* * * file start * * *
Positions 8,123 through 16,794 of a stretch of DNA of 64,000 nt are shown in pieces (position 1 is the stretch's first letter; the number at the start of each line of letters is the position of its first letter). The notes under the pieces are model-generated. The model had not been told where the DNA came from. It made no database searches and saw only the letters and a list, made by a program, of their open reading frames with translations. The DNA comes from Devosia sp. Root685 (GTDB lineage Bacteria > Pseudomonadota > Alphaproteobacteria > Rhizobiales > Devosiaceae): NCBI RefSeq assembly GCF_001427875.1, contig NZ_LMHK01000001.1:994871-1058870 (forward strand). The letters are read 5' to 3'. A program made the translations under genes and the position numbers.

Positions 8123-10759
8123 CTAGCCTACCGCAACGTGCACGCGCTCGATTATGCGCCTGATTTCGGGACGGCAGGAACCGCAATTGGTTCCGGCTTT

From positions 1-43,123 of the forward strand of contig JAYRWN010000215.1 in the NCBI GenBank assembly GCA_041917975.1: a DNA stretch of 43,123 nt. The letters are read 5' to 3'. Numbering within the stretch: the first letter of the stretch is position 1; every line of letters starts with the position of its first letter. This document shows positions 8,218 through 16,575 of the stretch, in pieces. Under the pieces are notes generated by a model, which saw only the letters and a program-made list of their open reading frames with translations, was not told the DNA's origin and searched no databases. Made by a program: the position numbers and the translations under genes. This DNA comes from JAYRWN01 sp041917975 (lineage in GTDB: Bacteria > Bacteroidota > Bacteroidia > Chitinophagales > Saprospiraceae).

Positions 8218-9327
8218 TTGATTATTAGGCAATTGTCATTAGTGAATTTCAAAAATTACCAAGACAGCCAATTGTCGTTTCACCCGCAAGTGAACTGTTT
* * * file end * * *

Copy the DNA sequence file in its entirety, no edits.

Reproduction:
Positions 8,123 through 16,794 of a stretch of DNA of 64,000 nt are shown in pieces (position 1 is the stretch's first letter; the number at the start of each line of letters is the position of its first letter). The notes under the pieces are model-generated. The model had not been told where the DNA came from. It made no database searches and saw only the letters and a list, made by a program, of their open reading frames with translations. The DNA comes from Devosia sp. Root685 (GTDB lineage Bacteria > Pseudomonadota > Alphaproteobacteria > Rhizobiales > Devosiaceae): NCBI RefSeq assembly GCF_001427875.1, contig NZ_LMHK01000001.1:994871-1058870 (forward strand). The letters are read 5' to 3'. A program made the translations under genes and the position numbers.

Positions 8123-10759
8123 CTAGCCTACCGCAACGTGCACGCGCTCGATTATGCGCCTGATTTCGGGACGGCAGGAACCGCAATTGGTTCCGGCTTT

From positions 1-43,123 of the forward strand of contig JAYRWN010000215.1 in the NCBI GenBank assembly GCA_041917975.1: a DNA stretch of 43,123 nt. The letters are read 5' to 3'. Numbering within the stretch: the first letter of the stretch is position 1; every line of letters starts with the position of its first letter. This document shows positions 8,218 through 16,575 of the stretch, in pieces. Under the pieces are notes generated by a model, which saw only the letters and a program-made list of their open reading frames with translations, was not told the DNA's origin and searched no databases. Made by a program: the position numbers and the translations under genes. This DNA comes from JAYRWN01 sp041917975 (lineage in GTDB: Bacteria > Bacteroidota > Bacteroidia > Chitinophagales > Saprospiraceae).

Positions 8218-9327
8218 TTGATTATTAGGCAATTGTCATTAGTGAATTTCAAAAATTACCAAGACAGCCAATTGTCGTTTCACCCGCAAGTGAACTGTTT